Vitamin D deficiency is more common in children with tuberculosis (TB) than those not infected by the bacterial disease, according to a study conducted in hospitalised patients in Telangana.
The study, recently published in the journal Cureus, also found that a severe form of vitamin D deficiency -- less than 10 nanogrammes per millilitre (ng/mL) -- was higher among children with TB.
The team, including researchers from Osmania Medical College (OMC) and Government Medical College, Siddipet, carried out the study in a tertiary care centre at Niloufer Hospital, Telangana over a period of one year and five months.
A total of 70 children with TB between the ages of 6 months and 12 years were included in the study. The participants were divided into three groups according to age: 1-4 years, 5-8 years, and 9-12 years.
"The mean vitamin D level in our study was 10.43 ng/ml among the cases and 22.84 ng/mL among the controls," the authors of the study noted. "The study found that prevalence of vitamin D deficiency (VDD) was high among children with TB than with controls. In addition, the severe form of VDD was higher among children with TB," they added.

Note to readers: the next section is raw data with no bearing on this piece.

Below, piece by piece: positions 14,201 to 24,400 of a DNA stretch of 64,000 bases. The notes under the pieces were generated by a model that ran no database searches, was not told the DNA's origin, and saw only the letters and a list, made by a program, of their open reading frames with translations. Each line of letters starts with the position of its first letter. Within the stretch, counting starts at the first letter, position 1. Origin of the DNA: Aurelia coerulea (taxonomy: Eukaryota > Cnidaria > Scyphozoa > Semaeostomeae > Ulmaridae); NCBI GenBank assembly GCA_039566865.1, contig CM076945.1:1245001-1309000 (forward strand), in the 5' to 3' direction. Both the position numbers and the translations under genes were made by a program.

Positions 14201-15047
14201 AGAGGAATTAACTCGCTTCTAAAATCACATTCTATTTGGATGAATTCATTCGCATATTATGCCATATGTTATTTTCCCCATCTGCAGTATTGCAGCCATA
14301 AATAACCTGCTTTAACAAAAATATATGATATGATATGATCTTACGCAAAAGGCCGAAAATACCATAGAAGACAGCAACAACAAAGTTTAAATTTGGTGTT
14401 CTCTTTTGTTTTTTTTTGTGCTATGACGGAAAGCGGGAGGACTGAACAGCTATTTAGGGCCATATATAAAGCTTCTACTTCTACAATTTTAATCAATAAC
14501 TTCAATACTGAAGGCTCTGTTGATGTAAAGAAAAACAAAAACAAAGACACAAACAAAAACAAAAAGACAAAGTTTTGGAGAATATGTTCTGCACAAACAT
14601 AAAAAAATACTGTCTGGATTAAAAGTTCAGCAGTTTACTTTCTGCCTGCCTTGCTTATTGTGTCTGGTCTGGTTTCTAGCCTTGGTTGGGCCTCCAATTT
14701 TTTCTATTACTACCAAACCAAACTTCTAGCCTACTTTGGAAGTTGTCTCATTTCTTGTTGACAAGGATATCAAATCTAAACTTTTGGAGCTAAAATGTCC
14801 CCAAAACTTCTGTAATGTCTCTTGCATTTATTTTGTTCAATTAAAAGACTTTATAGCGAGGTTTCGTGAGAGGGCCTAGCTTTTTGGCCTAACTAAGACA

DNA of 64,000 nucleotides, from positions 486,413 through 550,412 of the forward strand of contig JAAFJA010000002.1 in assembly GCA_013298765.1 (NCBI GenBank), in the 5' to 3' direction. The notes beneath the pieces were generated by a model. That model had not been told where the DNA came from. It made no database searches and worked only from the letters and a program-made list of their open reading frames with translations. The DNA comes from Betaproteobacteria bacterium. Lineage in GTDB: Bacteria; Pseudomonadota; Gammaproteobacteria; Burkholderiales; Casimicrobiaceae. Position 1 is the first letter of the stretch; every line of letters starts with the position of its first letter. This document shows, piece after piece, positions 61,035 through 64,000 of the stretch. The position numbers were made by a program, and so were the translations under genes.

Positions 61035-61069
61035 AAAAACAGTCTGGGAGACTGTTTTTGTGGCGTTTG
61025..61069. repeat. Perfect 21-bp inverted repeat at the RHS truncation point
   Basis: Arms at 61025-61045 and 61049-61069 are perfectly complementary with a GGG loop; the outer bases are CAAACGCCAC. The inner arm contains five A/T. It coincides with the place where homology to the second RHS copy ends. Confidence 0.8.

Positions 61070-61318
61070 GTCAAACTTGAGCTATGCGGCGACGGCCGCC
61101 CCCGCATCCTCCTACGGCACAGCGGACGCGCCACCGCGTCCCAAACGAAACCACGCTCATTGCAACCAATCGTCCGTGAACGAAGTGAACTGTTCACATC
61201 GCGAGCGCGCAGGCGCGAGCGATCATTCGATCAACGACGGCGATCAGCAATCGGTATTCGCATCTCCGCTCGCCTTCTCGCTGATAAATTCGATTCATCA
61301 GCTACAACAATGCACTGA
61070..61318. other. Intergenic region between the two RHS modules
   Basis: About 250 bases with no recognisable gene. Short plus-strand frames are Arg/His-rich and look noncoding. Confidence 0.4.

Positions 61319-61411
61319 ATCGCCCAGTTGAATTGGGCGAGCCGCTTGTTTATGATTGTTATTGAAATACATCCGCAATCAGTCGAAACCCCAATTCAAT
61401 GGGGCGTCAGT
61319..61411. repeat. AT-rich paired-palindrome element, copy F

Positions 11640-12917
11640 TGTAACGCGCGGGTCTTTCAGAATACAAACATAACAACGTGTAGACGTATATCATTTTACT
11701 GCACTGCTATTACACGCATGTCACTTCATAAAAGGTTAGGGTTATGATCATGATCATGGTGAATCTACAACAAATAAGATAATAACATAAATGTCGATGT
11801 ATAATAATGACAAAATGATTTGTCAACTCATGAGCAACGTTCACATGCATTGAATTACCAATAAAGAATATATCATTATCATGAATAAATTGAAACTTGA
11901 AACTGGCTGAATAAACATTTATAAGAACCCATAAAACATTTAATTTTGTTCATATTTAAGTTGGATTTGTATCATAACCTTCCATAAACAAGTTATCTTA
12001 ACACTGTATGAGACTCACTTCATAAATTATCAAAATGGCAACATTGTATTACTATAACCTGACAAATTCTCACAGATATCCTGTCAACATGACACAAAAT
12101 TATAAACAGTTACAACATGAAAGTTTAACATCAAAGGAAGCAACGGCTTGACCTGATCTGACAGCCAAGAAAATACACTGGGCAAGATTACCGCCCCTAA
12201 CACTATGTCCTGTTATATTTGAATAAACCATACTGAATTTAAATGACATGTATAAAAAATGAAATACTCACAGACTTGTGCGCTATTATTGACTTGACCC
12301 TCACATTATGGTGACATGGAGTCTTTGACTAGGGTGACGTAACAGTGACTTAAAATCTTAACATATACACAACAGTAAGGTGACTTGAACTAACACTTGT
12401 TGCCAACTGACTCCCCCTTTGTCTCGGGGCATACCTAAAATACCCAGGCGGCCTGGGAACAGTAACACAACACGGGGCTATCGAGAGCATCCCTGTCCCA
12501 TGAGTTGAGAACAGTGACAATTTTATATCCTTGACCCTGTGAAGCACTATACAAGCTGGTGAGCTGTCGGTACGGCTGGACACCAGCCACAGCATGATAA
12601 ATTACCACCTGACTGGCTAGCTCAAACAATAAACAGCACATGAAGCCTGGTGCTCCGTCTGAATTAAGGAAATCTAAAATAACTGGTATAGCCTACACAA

The researchers noted that clinicians should be aware of associated malnutrition and low socioeconomic status as risk factors for severe vitamin D deficiencies among them.
Tuberculosis (TB) is one of the most devastating and widespread infections in the world. It is a leading cause of morbidity and mortality, particularly in developing countries, the researchers said.
TB is caused by mycobacteria. Mycobacterium tuberculosis is the most frequently found organism, and to a lesser extent, so are M. bovis and M. africanum. An imbalance between mycobacterial virulence and host immunity determines the progress of the disease, the researchers added.